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Where are we going?

刊登日期: 2012.09.28
作者: Fr. Thomas Au 區耀邦神父  

Pope Benedict announced the Year of Faith to celebrate the 50th anniversary of the Second Vatican Council (梵蒂岡第二屆大公會議) and the 20th publication of the Catechism of the Catholic Church(《天主教教理》).  He intends for us to take some time to examine our faith in light of both the Council and the Catechism in order for us to look ahead to where we need to go.

For most of you young people, the term “Second Vatican Council” or, even more commonly used, “Vatican II (pronounced as Vatican 2)”, has no particular meaning.  Let me give you a little background.

Ever since Jesus instituted the Church 2000 years ago, the Church has encountered challenges due to changing times and cultures.  These challenges require the Church to apply what Jesus taught in appropriate reasoning and terminology.  The first time the Church took extra-ordinary measures to make a unified decision was recorded in the Acts of the Apostles Ch. 15.  It was simply called the Council of Jerusalem.  Since that time, there have been 26 ecumenical councils.  Only 26.  The most familiar to us would be the Council of Nicea in AD 325.  Out of that Council, we have the Nicene Creed (《尼西亞信經》)that we recite at each Sunday Mass.  Studying the issues of each council is really the study of the growth of the Church in her UNDERSTANDING of the teachings of Jesus.  That is, in time, we get to appreciate more deeply than before, the breadth and beauty of certain teachings of Jesus.

Back to Vatican II.  After World War I in 1918 and, unimaginably, followed by World War II 20 years later, the world was hurting, really hurting.  Almost all countries were suffering from devastation.  People questioned whether there was any future for humanity if we could cause such pain to one another.  Out of this sadness, Pope John XXIII called for the bishops of the world to gather in Rome to consider how the Church and the message of Jesus could be reignited as a beacon of hope to a hurting world.  It was a tremendous endeavor.  Out of the meetings, which lasted four years, came 16 documents that are truly uplifting and refreshing.  Three particular ones are worth mentioning: “Guadium et Spec”, “Lumen Gentium” and “Dei Verbum”.  They are in Latin.  When translated, they are entitled “The Church in the Modern World”, “Dogmatic Constitution on the Church” and “Dogmatic Constitution on Divine Revelation.”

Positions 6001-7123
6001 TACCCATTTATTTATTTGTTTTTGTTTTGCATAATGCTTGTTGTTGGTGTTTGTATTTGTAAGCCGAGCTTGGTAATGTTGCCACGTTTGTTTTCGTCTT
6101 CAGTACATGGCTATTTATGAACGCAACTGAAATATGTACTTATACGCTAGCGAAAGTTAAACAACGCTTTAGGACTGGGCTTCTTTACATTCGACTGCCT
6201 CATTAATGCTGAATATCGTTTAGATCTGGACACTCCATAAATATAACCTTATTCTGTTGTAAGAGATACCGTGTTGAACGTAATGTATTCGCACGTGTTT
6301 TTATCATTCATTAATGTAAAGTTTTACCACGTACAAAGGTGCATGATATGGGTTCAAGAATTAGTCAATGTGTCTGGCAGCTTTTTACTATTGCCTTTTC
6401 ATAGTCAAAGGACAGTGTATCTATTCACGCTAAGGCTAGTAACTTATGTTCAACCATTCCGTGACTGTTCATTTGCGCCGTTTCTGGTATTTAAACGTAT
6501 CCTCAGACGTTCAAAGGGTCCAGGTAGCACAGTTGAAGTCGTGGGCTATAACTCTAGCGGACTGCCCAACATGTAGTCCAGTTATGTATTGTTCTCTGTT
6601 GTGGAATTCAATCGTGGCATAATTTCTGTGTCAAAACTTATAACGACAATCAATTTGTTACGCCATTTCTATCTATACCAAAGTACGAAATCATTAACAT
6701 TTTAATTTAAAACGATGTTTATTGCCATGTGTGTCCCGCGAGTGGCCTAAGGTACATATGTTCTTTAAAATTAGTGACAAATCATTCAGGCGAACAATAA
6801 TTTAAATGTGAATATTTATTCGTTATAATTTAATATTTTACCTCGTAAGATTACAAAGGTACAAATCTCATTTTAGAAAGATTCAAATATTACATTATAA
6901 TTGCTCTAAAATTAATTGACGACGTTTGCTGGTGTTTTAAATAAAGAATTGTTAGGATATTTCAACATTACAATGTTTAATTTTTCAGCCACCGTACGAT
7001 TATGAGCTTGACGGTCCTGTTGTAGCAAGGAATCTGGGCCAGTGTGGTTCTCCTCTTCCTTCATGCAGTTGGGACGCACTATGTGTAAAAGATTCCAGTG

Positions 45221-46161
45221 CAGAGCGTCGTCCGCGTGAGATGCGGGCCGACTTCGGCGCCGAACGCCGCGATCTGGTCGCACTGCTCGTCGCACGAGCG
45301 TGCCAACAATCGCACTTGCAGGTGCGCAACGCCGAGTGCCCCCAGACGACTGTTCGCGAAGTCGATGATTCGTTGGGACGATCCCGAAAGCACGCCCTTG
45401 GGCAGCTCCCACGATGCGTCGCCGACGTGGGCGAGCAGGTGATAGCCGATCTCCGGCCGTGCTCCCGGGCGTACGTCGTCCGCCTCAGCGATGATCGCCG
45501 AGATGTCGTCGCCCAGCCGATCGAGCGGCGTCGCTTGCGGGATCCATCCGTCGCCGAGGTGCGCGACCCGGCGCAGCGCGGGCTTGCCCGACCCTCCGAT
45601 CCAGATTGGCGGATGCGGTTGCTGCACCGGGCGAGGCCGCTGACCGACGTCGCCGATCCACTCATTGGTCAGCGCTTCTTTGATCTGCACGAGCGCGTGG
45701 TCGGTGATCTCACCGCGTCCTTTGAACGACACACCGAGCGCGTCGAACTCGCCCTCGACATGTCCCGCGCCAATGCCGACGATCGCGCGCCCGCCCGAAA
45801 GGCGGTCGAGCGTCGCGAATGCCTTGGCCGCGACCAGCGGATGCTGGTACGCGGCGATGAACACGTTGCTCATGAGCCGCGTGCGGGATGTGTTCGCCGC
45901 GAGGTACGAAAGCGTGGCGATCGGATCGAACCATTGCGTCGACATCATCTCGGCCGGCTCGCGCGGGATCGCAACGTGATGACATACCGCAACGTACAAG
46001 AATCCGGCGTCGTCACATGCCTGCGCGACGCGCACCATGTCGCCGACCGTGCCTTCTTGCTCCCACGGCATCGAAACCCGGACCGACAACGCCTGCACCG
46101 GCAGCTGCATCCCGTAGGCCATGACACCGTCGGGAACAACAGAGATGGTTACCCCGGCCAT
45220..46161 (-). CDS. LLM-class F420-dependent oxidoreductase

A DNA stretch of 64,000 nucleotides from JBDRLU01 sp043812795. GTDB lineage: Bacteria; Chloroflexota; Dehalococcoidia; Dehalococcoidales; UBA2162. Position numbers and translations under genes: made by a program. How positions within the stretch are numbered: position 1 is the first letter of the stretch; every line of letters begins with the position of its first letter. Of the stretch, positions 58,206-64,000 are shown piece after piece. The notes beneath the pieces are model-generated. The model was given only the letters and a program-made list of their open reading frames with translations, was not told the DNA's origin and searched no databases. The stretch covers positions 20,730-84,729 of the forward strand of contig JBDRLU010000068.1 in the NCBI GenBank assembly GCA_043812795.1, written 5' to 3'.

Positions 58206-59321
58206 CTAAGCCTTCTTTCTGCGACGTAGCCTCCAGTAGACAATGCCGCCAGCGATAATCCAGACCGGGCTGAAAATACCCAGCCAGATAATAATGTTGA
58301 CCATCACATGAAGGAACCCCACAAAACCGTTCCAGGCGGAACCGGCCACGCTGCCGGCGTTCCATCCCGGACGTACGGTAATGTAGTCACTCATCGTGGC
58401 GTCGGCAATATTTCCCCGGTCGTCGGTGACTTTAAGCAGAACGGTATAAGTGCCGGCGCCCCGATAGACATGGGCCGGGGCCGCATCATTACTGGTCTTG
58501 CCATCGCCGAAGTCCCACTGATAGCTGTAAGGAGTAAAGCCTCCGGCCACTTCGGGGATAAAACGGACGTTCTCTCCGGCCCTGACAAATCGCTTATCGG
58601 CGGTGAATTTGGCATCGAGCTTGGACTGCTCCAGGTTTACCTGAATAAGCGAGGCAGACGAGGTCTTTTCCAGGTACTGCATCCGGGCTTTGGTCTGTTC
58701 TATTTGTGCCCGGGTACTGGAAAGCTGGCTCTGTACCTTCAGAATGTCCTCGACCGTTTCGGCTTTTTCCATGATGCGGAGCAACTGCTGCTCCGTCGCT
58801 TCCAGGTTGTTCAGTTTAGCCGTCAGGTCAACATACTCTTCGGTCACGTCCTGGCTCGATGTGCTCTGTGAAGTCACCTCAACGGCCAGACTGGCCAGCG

It is sad that most Catholics have not read any of the documents.  On the other hand, both Blessed Pope John Paul II and Pope Benedict were at the Council and have been trying to bring forth the fruits of the Council for us to grow in our faith.  

And the last 50 years have not been easy for the world.  You would think that after all the bloodshed of two World Wars, we should be tired of war.  The fact is that countries have been waging war on each other continuously with one excuse or another.  It is like siblings fighting each other nonstop while mom and dad watch in dismay that their children could hate each other so fiercely.  Why can’t they just love each other as we love them?

At the bottom of all this turmoil remains the same problem:  the lack of knowledge and understanding of the teachings of Jesus, even for the majority of Catholics and other Christians.  It is with this concern that Pope Benedict wants us to take some time to really study our faith.  It is not enough that we say we believe.  Our faith must have graspable reasons and livable practicality.  In the next weeks, we will explore some of our history.

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